These three dimensions reflect the relational reality of the Triune God, the koinonia that is at the heart of the fellowship of member churches. This koinonia is not our own property, but a gift of God who wants the churches to participate in his reconciling and healing mission. We can never limit this koinonia to ourselves. It compels us always to go beyond ourselves and to build new relationships, trusting in the mystery of God's presence among the other and, therefore, capable of doing it.

The Global Christian Forum, which was initiated by the WCC Harare Assembly (1998), has proven to be the most important platform to reach out to Evangelicals, Pentecostal and African Independent churches. The Global Christian Forum provides an opportunity to move beyond the sense of enmity that prevailed in the past and offers a chance to correct deeply-seated prejudices between "Ecumenicals" and "Evangelicals" or "Pentecostals" and traditional churches. The forum experience is enriching the ecumenical movement and offers a platform for new conversations. It is, however, much too early to expect that the GCF could help to establish a greater sense of mutual accountability or even to move towards common action. To the contrary, it is the methodology of a safe space for sharing and the non-institutional that attracts broad participation. It will have to continue in this way for some time in order to deepen trust and confidence in each other.

We noticed with great interest that the document you are going to discuss today is focusing less on the two dimensions of deepening the fellowship and broadening participation, but rather on the quest to clarify further the specific roles of different ecumenical organizations. The document states in section 3.4 the WCC should concentrate more on fostering co-operation with and among Christian World Communions and Regional Ecumenical Organizations.

I see clearly that you focus on these two tasks since they are a matter of urgency for you. I agree: they are very important. I assume, however, that you would not reduce the WCC just to them. This would neglect all what we do in the areas of Faith and Order, mission, international affairs, economic justice, migration, HIV and AIDS, Climate Change, ecumenical formation, etc - all areas where we receive significant impulses from churches in the Netherlands.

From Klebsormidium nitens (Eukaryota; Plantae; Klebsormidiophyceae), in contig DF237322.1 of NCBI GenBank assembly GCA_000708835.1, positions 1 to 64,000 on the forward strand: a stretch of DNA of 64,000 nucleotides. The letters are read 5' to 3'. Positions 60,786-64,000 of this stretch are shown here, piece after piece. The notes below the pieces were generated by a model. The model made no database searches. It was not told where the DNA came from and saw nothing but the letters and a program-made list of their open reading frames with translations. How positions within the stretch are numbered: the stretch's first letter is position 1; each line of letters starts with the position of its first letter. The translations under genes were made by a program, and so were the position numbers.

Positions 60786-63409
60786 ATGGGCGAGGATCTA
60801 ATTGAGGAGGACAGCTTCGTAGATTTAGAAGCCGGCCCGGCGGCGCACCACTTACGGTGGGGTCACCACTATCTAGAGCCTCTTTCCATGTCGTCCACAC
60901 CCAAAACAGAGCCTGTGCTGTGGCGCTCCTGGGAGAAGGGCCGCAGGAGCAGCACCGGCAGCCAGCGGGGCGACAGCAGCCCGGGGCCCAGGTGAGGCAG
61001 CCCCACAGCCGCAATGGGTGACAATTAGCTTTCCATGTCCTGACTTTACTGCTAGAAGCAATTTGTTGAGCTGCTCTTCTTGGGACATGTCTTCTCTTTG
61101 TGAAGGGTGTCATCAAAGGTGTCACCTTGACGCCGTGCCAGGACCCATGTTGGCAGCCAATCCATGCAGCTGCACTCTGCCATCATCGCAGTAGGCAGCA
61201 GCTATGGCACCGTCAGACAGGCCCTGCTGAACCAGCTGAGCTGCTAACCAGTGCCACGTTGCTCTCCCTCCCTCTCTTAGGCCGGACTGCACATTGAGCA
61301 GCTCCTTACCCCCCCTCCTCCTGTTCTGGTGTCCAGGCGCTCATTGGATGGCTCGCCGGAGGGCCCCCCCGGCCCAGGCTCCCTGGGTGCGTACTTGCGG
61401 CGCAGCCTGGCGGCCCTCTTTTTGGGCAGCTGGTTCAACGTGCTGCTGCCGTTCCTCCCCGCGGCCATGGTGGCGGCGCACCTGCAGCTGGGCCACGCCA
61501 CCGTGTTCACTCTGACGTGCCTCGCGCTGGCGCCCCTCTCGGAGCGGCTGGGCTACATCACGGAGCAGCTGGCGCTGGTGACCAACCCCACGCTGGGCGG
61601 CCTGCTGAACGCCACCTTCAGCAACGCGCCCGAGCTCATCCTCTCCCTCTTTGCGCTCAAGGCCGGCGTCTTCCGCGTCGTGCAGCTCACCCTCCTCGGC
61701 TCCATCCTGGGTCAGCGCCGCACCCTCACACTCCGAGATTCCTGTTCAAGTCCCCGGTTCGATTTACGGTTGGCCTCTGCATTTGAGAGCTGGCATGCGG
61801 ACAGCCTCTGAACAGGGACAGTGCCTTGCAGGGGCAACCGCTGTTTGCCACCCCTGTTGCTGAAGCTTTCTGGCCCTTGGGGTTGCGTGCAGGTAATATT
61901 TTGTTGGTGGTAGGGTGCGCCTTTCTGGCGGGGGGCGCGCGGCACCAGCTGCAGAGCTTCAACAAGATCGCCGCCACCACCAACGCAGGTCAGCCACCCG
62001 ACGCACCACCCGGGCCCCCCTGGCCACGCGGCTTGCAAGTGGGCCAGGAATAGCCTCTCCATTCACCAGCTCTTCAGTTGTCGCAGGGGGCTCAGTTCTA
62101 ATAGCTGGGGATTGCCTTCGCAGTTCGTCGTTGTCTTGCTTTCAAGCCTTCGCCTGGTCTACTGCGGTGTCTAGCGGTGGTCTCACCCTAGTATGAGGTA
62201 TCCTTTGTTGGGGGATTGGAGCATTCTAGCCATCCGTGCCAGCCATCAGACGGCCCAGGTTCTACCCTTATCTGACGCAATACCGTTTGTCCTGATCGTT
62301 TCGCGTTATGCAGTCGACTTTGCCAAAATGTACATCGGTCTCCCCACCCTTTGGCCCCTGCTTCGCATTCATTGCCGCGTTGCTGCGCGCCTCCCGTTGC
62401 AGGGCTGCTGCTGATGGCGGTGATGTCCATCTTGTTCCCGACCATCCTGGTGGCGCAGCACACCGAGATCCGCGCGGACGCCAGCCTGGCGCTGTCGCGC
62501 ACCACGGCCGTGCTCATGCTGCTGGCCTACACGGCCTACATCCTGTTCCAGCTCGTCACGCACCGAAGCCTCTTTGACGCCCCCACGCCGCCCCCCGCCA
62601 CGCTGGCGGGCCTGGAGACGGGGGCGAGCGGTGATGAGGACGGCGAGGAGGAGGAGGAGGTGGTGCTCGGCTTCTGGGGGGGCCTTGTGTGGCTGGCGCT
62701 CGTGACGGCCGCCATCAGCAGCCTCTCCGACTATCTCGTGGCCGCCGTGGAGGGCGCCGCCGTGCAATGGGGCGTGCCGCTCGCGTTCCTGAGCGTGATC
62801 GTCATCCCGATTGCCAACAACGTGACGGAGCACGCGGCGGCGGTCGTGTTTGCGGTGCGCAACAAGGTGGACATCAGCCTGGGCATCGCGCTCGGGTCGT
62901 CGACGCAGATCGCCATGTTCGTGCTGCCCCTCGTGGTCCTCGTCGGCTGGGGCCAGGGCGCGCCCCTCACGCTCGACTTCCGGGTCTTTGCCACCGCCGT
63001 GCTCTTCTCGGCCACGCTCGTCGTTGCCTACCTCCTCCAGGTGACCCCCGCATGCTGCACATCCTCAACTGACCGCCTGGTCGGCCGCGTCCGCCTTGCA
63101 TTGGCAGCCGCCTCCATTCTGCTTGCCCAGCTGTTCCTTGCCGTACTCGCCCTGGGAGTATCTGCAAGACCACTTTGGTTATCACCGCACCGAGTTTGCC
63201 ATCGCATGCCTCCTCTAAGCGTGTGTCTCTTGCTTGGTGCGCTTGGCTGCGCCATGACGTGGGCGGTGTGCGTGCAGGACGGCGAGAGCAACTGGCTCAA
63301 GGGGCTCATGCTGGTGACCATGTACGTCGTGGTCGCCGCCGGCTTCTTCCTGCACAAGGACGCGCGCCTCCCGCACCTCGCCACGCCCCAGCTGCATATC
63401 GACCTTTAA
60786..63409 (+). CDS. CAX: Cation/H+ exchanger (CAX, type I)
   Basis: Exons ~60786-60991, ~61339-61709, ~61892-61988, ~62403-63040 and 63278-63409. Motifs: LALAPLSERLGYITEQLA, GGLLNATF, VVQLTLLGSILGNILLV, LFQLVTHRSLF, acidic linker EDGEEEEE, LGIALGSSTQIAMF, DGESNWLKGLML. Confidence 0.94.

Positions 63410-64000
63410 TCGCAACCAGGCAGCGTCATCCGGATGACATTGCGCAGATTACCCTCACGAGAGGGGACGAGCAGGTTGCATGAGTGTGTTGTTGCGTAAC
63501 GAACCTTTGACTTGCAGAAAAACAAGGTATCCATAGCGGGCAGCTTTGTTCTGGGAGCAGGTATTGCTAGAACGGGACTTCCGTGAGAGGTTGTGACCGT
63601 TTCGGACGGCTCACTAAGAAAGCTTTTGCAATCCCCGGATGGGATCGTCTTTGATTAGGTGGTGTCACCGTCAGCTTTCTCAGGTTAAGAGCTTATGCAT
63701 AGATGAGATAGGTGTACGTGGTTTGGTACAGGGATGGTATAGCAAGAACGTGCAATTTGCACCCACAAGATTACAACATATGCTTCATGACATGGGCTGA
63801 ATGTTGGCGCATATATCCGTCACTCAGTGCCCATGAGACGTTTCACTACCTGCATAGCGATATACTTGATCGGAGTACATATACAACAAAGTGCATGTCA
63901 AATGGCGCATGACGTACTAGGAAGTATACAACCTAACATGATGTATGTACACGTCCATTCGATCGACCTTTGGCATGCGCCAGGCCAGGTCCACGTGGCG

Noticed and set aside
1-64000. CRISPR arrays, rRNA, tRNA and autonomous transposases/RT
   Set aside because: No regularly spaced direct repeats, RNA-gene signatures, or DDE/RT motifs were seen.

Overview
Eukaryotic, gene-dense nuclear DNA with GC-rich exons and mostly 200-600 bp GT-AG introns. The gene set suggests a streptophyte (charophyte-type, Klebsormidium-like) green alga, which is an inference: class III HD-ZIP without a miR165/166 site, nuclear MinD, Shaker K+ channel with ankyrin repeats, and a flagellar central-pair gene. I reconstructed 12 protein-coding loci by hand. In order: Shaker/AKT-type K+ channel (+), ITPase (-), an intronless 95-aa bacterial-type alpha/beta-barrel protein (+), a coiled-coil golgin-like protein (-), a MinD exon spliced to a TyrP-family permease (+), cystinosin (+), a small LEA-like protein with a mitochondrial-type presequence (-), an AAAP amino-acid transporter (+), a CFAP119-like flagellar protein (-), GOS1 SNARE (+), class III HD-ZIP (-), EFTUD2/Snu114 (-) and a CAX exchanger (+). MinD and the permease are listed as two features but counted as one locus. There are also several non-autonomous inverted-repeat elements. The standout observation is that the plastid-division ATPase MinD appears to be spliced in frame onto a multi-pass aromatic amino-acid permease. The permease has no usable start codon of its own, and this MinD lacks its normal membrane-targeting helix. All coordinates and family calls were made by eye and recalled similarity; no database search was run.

We have begun to address the specificity of roles and programmatic cooperation with Regional Ecumenical Organizations and Christian World Communions in the work on ecumenism in the 21st century with the aim of fostering greater coherence of the ecumenical movement. They are also on the agenda of the process towards the next WCC Assembly. I would like to invite you to contribute to these processes on the basis of your own experience. You can help us be realistic in our expectations and to develop a solid theological rational. It took many years and good theological reflection before three churches in your country were ready to unite even thought they come from the same family of churches and share the same cultural and national context.

Given this experience, it seems reasonable to concentrate first on the roles and relationship of LWF and WARC in the context of Protestant churches. The task becomes more complex with the involvement of the Anglican Communion, Orthodox churches, etc. The changing ecclesial landscape in the Netherlands with migrant churches from all regions place this challenge right at your doorstep. While you have made a significant step in the formation of the Protestant Church, there are new challenges ahead of you to rethink what it means to be the church in this place that you share with Christians from so many other traditions. It is therefore encouraging to read in your document that the relation with migrant churches and the association for migrant churches, SKIN, has a high place on your agenda.

The diversity of the global oikoumene can be experienced today in many of the cities all over Europe. This suggests that our old understanding of the clear layers of national, regional and global ecumenism is actually no longer adequate. This observation also underlines that it is vital for the WCC that the member churches themselves engage in the search for new methodologies and new patterns of relationship that are required for vital ecumenism in the 21st century.

While for some of us all this might sound complex and strange, younger ecumenists are addressing these issues with fresh minds and passion. To mark the WCC 60th anniversary this year, we invited young theologians to send us essays on ecumenism in the 21st century. We received more than fifty essays from all regions of the world and most of them were good or even excellent. The knowledge, but also the passion of these young people for ecumenism was highly encouraging.

At the beginning of this address, I referred to the great contribution of your church to the ecumenical movement, in the Netherlands as well as on the international scene. In your own recent history you have struggle with Jesus' prayer for unity. At this moment, our world is in many respects deeply divided. Religious, cultural, ethnic, economic and political tensions and conflicts bring many people to despair. Today the ecumenical movement is again called to bring hope in a broken world, through its search for visible unity. I am encouraged to see how you still are committed to the ecumenical movement as a worldwide network of hope. The ecumenical movement counts on your support.

"Were our hearts not burning within us…" - dear Bas, dear sisters and brothers, let me end on this positive note: the passion for Christ and his church is alive, and so is the passion for vital ecumenism.

Thank you very much for your attention.



1 W.A. Visser ‘t Hooft, Memoirs, Geneva : WCC, 1973, p. 368 - the quote of statement by W. Temple is taken from his sermon at the World Conference on Faith and Order, Edinburgh, 1937.

2 Thomas F. Best, Martin Robra, Ecclesiology and Ethics, Geneva: WCC, 1997

3 Samuel Kobia, The Courage to Hope, Geneva: WCC, 2003

4 Called to Be the One Church I/12